Duty of care refers to the legal obligations and responsibilities that people in authority have for those in their charge An extremely high duty of care is owed to children generally because of their limited ability to care for themselves.
All adults, whether paid or unpaid, who work with or on behalf of children have a duty of care in that they are accountable for the way they exercise their authority, manage risk, use resources, and otherwise act to safeguard children. In carrying out their work the child’s welfare must be paramount. This means that they have a duty to: Keep children safe, and protect them from sexual, physical and emotional harm and neglect Treat children with dignity and respect at all times Take reasonable steps to ensure children’s safety and wellbeing.
Failure to do so may be regarded as neglect Ensure that confidential information about children is only shared when it is in the child’s interests to do so. The information shared must be proportionate to the perceived risk, and consideration should always be given to gaining informed consent from parents (where doing so will not expose a child to risk of harm or further harm). Information should never be used to intimidate, humiliate or embarrass a child These duties are fulfilled by: Developing respectful and caring relationships between adults and children
Consistently behaving as a professional adult in ways that demonstrate integrity, maturity and good judgment Following the settings policies and procedures As we go about our daily lives, we all have a duty of care towards other people we must take reasonable care not to do things that would harm others. The duty of care is, exercised through the development of respectful, caring and professional relationships between staff and pupils and behavior by staff that demonstrates integrity, maturity and good judgment.
Your Duty Of care Your duty of care means that you must aim to provide high quality care to the best of your ability and say if there are any reasons why you may be unable to do so. You must adhere to a standard of reasonable care and you are expected to: Keep your knowledge and skills up to date Provide a service of no less a quality than that to be expected based on the skills, responsibilities, and range of activities within role Be in a position to know what must be done to ensure that the service is provided safely, Carry out risk assessments Keep accurate records of your work
Protect confidential information Image Obtained from Google images Every child deserves the best possible start in life with the opportunity to learn and develop in an environment that is both safe and secure. Parents who use early years services, should be able to do so confident in the knowledge that their children will be getting the best possible experiences.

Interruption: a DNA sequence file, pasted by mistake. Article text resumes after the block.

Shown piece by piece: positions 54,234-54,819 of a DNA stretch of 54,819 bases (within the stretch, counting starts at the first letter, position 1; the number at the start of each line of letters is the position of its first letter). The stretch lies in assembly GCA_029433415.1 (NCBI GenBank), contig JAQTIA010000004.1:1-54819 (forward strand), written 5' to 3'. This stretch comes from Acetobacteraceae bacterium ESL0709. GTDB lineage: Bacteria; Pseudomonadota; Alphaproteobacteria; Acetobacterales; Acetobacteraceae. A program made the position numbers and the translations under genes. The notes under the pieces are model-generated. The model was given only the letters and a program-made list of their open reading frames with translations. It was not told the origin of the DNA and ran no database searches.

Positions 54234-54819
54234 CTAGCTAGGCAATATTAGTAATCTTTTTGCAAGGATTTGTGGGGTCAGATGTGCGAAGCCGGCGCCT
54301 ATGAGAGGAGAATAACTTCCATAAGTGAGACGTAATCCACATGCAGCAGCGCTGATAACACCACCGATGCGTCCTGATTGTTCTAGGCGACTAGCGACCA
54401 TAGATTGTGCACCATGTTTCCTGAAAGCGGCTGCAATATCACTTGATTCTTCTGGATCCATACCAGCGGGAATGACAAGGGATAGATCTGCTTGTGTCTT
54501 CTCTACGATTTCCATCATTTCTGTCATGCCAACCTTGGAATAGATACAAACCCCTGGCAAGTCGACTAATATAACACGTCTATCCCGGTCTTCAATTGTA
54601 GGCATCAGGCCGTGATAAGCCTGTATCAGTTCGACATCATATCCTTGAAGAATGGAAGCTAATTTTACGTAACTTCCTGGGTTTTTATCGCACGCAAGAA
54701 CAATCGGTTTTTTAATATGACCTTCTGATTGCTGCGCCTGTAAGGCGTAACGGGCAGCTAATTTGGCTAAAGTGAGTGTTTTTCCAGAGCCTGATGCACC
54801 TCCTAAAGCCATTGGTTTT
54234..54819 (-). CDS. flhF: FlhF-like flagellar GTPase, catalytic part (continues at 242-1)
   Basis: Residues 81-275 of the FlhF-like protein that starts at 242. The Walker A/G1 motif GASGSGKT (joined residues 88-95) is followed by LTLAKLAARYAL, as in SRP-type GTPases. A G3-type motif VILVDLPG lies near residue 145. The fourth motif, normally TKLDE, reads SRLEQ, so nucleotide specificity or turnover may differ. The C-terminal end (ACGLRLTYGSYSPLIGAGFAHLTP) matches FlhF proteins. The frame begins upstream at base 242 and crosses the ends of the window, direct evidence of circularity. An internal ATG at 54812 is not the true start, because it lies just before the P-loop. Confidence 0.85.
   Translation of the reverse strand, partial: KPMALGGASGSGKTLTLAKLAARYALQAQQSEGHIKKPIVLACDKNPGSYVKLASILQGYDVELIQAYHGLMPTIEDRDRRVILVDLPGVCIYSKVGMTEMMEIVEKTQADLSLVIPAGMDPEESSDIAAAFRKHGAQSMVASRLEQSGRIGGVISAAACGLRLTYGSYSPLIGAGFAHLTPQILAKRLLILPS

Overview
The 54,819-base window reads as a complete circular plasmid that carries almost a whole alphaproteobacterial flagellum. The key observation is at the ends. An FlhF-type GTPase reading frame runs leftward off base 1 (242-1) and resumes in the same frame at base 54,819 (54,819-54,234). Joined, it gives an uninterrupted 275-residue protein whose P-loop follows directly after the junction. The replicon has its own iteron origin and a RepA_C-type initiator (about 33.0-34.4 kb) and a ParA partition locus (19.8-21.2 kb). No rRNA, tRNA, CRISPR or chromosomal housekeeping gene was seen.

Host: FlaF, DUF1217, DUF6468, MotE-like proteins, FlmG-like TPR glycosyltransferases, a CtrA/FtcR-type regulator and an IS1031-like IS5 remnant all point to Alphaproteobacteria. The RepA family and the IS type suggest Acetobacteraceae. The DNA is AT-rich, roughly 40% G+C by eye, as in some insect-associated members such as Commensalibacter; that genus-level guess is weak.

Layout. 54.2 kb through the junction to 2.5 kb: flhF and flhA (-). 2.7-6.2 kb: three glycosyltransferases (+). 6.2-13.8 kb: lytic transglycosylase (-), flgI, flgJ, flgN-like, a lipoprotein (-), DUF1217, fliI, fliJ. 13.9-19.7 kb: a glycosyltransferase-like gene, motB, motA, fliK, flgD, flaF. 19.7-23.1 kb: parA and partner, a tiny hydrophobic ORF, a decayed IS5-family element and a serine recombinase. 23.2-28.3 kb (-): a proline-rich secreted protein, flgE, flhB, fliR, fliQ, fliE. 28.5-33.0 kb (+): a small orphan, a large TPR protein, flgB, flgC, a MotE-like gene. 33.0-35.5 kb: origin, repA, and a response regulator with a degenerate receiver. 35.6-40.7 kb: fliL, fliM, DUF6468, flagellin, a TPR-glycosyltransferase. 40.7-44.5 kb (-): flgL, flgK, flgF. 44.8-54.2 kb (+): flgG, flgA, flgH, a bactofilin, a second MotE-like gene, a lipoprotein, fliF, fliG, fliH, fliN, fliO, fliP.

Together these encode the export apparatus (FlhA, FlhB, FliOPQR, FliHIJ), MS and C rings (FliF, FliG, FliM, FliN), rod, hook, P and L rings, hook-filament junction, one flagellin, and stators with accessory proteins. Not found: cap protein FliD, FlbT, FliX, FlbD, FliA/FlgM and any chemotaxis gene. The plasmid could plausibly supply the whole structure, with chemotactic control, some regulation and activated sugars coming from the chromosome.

The Early Years Foundation Stage (EYES) is the framework that provides this assurance within an enabling environment where the risks are minimized and well managed because practitioners understand the components of a safe environment and take their responsibilities seriously. This guide has been compiled by the Pre-school Learning Alliance, with support from the National Day Nurseries Association (AND) and National Childbearing Association (NCAA), to support practitioners in making sure that children are kept safe at all times within the supportive framework of existing legislation and the experience of practice.
In Every Child Matters, the Government set out aims to help all children and young people achieve five outcomes that children themselves have identified as being most important to them: being healthy, staying safe, enjoying ND achieving, making a positive contribution and achieving economic well being.
Safeguarding and Welfare Requirements All practitioners working with children and young people have a duty to ensure they are kept safe and that their needs are met appropriately. The public, local authorities, employers and parents have legitimate expectations about the nature of professional involvement in the lives of children and young people. When individuals accept a role that involves working with children and young people, they need to understand and acknowledge the responsibilities and trust inherent in that role.